Monday, November 19, 2012


Of internet scams

When the top cop gets duped by an internet scam you don't know if to laugh or cry. In the month of October pn three separate occasions the  Royal St Vincent and the Grenadines Police Force transmitted via Western union the sum of EC$9,439.12 to crooks in Senegal.  It turns out that the Police Force thought they were paying for accommodation, insurance and visas for three officers (including the top cop) to attend a conference in Human Trafficking in Senegal.

Maybe I have the benefit of hindsight but how on earth did the Commissioner fall prey to this? It's  mind boggling that a document purporting to be official but riddled with errors did not send off alarm bells in the heads of senior government officials.  Instead, beginning with the PS National Security the document was shuttled off to the Commissioner's office asking for nominations to attend the Conference in Human Trafficking. It is even more ironic that the Financial Intelligence Unit (FIU)-of which police officers are a part has put out numerous bulletins highlighting the warning signs of scams. The document received by the Police could have been a test piece put out by the FIU but incredibly the Top Cop missed all the signs.

As it is public confidence in the Police Force is tenuous at best.  This was an embarrassment that they and the nation did not need.  You may laugh at or even sympathise with an ordinary member of the public but when the Commissioner shows such an awful lack of judgement your little faith is further eroded. There is  simply no way to sugar coat it, the Commissioner looks very incompetent.  It makes you wonder what else have they been less than diligent about.  Paying back the money is all well and good but by now he should have done the honourable thing and resigned. Oh wait, I forgot these things almost never happen in these parts. Meantime, some people in Senegal having a hearty laugh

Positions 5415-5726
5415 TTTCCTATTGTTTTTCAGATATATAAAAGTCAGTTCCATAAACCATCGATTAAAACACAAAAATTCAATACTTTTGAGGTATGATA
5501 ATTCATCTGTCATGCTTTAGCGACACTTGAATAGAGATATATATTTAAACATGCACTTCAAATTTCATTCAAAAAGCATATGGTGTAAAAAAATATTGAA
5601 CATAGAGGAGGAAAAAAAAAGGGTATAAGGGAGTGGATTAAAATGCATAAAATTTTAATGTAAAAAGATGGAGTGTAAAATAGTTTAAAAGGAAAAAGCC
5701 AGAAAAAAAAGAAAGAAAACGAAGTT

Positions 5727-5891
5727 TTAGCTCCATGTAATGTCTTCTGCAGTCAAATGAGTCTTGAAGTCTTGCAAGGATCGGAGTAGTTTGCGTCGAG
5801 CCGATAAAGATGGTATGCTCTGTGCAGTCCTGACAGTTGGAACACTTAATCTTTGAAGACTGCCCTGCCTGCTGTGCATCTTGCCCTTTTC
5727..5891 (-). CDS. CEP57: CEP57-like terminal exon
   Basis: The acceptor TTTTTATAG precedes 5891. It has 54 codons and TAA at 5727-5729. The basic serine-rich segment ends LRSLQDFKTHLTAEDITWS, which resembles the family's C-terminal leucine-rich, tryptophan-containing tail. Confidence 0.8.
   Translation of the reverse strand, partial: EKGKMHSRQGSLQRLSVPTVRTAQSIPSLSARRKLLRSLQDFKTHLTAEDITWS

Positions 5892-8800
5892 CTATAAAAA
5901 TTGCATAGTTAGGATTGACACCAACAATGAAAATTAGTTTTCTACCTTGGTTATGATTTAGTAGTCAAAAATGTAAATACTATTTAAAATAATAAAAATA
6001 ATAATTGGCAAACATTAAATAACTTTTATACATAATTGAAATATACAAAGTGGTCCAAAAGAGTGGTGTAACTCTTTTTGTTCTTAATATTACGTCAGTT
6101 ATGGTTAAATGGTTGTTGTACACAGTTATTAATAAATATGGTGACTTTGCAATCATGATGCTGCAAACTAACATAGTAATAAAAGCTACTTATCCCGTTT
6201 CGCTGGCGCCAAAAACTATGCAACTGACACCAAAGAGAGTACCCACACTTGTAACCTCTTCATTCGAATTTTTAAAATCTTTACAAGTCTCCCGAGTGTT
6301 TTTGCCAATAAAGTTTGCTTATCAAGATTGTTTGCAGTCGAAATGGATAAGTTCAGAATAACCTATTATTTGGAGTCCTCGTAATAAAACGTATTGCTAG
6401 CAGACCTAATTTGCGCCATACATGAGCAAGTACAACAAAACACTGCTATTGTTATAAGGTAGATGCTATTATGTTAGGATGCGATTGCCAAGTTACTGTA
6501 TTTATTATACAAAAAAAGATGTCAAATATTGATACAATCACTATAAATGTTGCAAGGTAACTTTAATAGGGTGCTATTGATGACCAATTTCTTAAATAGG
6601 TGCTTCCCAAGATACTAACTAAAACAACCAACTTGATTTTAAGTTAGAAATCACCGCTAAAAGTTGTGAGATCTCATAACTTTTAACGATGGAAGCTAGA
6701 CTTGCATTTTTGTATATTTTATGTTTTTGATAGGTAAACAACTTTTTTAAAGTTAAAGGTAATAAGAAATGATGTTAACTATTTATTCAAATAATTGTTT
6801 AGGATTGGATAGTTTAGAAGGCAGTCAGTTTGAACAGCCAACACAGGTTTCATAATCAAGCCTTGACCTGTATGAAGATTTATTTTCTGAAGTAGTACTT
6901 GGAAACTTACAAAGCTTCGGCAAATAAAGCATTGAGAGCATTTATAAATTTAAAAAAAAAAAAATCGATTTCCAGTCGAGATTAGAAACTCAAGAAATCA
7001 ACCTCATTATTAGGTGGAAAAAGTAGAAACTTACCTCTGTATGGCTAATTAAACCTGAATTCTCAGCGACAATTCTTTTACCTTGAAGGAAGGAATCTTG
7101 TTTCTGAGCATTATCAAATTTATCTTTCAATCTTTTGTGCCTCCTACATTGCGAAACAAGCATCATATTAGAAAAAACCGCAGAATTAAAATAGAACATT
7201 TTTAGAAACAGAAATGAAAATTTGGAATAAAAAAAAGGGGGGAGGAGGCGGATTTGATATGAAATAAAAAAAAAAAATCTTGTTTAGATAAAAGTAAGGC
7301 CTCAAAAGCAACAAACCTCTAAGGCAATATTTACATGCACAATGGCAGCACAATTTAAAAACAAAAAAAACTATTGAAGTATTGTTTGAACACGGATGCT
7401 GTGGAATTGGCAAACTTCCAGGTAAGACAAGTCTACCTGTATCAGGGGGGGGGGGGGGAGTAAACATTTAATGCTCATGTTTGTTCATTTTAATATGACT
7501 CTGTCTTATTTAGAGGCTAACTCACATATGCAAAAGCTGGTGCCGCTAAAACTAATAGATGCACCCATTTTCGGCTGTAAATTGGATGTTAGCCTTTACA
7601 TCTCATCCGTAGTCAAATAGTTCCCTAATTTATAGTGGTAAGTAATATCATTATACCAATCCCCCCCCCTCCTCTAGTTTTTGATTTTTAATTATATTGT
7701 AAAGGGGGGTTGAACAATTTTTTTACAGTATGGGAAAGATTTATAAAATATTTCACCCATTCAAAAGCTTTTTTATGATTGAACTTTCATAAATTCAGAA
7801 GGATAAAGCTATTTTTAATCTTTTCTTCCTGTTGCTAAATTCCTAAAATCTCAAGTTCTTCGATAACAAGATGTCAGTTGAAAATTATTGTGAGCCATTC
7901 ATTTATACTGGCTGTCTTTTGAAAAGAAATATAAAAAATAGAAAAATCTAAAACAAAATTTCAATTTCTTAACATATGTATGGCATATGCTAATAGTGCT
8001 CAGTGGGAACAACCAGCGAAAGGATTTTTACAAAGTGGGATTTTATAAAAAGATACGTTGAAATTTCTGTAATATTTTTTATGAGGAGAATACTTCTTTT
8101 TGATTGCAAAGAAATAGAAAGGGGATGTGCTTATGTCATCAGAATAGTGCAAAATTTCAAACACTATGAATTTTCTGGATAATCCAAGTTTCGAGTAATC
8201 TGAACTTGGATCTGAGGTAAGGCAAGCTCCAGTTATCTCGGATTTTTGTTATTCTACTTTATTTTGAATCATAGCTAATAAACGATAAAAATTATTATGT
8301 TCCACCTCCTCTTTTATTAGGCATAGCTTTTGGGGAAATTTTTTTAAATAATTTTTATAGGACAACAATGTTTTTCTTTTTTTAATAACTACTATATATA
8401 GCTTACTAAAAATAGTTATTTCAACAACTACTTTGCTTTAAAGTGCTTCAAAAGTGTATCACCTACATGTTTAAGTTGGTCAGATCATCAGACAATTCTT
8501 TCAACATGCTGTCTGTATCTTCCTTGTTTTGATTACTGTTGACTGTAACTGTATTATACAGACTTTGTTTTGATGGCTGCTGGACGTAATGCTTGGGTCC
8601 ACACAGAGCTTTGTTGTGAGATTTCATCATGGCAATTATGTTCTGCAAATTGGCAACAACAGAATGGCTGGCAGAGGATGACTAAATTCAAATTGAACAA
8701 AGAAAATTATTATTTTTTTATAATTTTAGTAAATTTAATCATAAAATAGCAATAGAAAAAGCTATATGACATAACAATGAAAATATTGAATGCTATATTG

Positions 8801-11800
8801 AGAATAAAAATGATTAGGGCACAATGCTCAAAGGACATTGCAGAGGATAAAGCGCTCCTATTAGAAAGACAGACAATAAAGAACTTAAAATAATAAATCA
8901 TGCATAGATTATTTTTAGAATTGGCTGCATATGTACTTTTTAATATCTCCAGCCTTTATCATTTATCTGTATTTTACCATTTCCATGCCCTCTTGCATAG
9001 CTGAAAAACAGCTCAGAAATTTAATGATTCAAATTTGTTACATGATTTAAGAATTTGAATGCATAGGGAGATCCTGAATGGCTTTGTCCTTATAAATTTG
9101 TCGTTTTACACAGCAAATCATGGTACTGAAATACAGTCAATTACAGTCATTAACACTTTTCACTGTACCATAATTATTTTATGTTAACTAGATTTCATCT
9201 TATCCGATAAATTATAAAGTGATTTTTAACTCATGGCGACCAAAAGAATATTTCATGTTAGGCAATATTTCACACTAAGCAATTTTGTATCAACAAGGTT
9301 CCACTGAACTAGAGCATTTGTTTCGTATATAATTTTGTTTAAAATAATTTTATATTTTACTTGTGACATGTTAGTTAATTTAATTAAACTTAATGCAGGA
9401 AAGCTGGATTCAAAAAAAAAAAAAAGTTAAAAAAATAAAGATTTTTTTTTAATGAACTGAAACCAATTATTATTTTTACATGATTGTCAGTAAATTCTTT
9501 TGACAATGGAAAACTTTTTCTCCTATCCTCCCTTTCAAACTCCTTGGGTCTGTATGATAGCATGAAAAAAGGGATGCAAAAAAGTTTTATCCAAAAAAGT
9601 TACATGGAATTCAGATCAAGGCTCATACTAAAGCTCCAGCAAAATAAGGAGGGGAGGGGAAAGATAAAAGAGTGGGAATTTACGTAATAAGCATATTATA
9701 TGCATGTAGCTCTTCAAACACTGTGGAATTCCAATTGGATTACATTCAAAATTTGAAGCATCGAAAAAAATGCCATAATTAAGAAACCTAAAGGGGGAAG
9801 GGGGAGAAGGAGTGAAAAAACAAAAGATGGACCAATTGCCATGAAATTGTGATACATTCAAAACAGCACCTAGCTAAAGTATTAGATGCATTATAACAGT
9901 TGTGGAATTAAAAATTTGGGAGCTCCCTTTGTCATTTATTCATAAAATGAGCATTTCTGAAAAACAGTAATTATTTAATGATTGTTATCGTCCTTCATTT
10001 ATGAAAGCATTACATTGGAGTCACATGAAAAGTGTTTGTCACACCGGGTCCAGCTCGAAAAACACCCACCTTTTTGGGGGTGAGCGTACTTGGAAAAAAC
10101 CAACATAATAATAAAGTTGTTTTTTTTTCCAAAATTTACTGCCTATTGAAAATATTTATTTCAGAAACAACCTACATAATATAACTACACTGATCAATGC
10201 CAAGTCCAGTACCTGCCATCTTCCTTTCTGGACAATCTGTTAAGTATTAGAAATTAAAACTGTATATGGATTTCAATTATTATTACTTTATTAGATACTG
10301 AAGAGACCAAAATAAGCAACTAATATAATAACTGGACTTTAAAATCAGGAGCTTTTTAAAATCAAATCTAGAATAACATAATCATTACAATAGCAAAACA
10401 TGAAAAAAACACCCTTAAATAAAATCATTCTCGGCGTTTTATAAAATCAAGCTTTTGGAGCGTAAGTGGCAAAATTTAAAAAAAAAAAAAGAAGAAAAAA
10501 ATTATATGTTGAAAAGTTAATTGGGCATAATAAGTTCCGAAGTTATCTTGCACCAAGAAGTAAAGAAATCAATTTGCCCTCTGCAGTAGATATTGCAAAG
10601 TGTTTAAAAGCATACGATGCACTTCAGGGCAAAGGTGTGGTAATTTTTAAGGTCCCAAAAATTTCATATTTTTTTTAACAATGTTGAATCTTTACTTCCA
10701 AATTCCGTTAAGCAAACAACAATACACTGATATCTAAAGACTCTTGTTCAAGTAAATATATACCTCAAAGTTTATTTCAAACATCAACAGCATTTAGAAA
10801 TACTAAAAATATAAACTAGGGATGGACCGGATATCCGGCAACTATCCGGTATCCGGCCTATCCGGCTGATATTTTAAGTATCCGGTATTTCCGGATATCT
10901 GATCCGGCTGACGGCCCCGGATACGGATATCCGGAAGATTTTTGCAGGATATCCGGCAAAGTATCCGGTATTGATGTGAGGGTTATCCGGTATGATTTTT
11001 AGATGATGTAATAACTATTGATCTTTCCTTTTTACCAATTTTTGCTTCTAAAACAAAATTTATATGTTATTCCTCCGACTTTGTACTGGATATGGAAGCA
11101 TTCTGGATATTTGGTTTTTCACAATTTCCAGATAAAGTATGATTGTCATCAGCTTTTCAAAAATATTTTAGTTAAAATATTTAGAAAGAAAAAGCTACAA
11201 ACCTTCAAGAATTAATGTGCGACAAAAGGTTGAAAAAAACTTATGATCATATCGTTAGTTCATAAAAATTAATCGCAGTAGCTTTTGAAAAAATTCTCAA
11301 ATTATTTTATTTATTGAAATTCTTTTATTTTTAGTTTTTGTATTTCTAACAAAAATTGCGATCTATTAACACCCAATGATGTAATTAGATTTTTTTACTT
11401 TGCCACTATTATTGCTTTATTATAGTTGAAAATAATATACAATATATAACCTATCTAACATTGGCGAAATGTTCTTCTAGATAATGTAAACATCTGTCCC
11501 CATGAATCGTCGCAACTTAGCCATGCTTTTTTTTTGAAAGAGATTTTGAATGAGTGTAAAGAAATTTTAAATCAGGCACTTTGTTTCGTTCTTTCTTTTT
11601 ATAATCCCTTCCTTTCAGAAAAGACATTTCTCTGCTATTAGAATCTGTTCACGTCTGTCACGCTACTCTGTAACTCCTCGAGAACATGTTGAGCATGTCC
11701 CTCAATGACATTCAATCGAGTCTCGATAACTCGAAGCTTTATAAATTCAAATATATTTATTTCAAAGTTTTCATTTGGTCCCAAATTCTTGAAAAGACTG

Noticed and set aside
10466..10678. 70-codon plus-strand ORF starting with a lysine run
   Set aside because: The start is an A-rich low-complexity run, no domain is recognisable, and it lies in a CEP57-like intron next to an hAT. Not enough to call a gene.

Tuesday, November 13, 2012


Archaeological land

St Vincent and the Grenadines is fast becoming an archaeological treasure. In 2008 or thereabouts a team of Canadian archaeologists doing excavations around the proposed Argyle Intl Airport site struck gold. Pottery. other artifacts and 22 skeletons widely believed to date back 2000 years were found. Back then the lead archaeologist found that the pottery style were indicative of Saladoid culture, a style associated with the Arawaks while others reflect those produced by the Caribs 1500 years ago.

On October 27th, while the nation celebrated its 33rd year of independence; villagers in Clare Valley delivered to her an unlikely birthday gift. While digging a sewage pit for their church the villagers spotted pieces of pottery and carefully dug and removed them from the earth. By the time the dust had settled, they had unearthed the second largest pottery find ever found in the Caribbean. The pots believed to be over 1600 yrs old are also believed to be from the Saladoid era.

These finds are very exciting since they help us with a better understanding of not only our ancestors but ourselves. We have proof that long before the Europeans came we were a mighty people, proud and secure in the knowledge of who we were and what we represented. Our history is rich and these tangible items continue to prove it. For a young fledgling nation struggling with identity crises we could not have received a better Independence gift.

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